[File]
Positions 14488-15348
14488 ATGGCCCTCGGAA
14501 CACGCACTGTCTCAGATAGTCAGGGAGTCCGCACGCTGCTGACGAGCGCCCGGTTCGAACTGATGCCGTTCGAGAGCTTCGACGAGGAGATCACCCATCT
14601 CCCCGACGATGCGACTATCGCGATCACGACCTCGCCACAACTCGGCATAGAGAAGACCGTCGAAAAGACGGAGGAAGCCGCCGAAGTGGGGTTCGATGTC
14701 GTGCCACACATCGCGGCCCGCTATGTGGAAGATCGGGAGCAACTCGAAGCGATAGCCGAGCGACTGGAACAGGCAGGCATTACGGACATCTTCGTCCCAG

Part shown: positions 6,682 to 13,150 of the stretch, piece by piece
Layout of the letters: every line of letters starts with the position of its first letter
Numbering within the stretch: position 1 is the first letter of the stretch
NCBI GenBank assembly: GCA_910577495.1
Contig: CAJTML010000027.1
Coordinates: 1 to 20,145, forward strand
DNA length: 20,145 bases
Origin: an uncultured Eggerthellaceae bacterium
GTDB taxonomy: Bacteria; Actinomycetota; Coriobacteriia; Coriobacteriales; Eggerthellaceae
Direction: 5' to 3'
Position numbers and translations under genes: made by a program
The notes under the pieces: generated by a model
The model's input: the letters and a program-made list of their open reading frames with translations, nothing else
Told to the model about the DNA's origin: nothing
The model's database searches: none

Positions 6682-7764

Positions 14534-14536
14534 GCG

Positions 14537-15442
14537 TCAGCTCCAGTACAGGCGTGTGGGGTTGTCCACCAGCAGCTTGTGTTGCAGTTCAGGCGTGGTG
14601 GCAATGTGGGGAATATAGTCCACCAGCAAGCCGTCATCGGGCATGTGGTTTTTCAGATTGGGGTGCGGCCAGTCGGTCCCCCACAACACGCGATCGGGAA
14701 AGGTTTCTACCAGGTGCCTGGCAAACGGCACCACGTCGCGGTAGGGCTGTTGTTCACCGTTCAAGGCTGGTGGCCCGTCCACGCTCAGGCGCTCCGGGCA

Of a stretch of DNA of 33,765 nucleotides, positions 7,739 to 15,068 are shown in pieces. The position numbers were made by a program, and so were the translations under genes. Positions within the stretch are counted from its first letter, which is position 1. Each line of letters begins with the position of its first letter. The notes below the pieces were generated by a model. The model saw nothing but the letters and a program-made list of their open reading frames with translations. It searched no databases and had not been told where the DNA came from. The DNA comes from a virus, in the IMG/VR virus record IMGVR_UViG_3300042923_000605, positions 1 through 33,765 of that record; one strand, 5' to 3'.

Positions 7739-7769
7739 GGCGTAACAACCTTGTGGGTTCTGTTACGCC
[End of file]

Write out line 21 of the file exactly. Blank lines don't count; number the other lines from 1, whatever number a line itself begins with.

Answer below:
Positions 6682-7764